Reinhardt (1999), and El-Kholy (2002) was that implementation of cleaner technology

by hotels/resorts led to a win-win situation where hotel managers get cost savings, as

well as a reduction of the environmental footprint of their operations. The cost
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reductions are easily measurable. Additionally the positive environmental impacts had

marketing value in the highly competitive tourism industry (Jayawardena 2002).

In assessing the use of cleaner technology in the lodging/facilities sector of the

tourism industry in the Caribbean a major area of focus was the approaches taken to

waste management. Clean technologies in waste management systems seek to:

(1) use materials currently classified as waste for production of useful commodities

(2) use tertiary treated sewerage for irrigation

(3) recover metals, glass and plastics from the solid waste stream for reuse and

recycling

(4) produce compost from organic solid waste.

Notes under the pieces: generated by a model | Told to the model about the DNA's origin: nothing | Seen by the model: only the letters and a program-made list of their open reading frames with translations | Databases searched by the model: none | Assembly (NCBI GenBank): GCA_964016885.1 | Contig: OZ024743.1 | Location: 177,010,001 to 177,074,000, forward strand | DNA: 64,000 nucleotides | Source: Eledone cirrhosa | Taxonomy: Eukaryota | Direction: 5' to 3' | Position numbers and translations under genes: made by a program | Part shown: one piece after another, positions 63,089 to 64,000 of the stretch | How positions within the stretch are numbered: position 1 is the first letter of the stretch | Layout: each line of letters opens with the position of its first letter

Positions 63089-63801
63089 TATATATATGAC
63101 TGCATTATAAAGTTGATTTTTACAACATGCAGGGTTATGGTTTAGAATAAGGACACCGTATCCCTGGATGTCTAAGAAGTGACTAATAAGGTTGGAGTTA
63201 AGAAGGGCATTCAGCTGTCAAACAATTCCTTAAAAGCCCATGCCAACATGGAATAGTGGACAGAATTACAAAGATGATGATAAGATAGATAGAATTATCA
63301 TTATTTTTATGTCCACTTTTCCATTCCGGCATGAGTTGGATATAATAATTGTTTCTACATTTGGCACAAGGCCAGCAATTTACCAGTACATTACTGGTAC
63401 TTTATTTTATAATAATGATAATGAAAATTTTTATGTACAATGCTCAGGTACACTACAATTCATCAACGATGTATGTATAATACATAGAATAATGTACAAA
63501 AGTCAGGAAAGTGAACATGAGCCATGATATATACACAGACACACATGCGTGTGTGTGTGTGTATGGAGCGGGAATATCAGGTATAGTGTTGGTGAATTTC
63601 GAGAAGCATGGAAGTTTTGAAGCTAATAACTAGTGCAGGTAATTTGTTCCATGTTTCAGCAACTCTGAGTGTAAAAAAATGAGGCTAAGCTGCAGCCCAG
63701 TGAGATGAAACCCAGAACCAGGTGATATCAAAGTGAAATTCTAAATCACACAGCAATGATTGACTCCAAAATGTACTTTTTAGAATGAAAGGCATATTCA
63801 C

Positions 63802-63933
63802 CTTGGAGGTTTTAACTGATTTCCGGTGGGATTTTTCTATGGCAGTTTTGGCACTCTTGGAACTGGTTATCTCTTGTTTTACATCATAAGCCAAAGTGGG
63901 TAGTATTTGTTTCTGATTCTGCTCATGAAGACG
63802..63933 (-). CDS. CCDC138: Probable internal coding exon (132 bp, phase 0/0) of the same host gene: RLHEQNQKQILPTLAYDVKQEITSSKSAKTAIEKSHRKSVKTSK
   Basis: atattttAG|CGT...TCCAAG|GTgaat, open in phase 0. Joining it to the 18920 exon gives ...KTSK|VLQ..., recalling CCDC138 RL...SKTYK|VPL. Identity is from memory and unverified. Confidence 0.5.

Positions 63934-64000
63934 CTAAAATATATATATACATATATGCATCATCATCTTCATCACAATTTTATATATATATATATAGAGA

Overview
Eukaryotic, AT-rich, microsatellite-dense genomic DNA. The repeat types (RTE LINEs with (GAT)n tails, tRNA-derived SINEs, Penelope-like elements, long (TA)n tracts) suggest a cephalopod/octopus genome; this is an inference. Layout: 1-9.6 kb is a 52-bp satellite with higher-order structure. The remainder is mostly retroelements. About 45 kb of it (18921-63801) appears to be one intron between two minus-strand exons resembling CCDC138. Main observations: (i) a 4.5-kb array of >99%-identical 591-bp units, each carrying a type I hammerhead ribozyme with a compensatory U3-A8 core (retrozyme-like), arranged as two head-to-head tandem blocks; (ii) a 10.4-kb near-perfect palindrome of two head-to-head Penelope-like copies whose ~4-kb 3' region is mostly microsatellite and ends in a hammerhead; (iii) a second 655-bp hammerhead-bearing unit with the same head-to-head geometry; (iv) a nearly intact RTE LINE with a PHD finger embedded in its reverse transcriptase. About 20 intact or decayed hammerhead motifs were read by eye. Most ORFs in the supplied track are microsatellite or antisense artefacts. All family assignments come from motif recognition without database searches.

The case studies revealed examples of all these aspects of the use of cleaner

technology at the various hotels from which information was obtained. In some areas, for

example, plastics recycling, hotels were doing this activity without any support from

government. Also the hotels reported that they were not under any pressure from civil

society in the islands where this research was conducted to implement cleaner technology

solutions in their operations.

This leads on to discussion of what was motivating hotels to use clean technology

in their operations. Profit enhancement was an important motive. This reflects an

enhanced understanding by business that making their operations ‘clean’ was good for

the bottom line, good for the environment, and good for all the stakeholders in the

tourism industry in the Caribbean (Porter and van der Linde 1995a,b; Inskeep 1998;

Boyle 1999; Clayton et al. 1999; Gooden 2002). This list of stakeholders includes guests

who are explicitly targeted and sensitised by some of the properties as to how they can
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act to make their stay more environmentally sound while still getting the vacation

experience that they expected.

The issue of diffusion of technology was discussed in this study (Gold 1981;

Rogers 1995). The findings indicate that the larger properties have taken the lead in the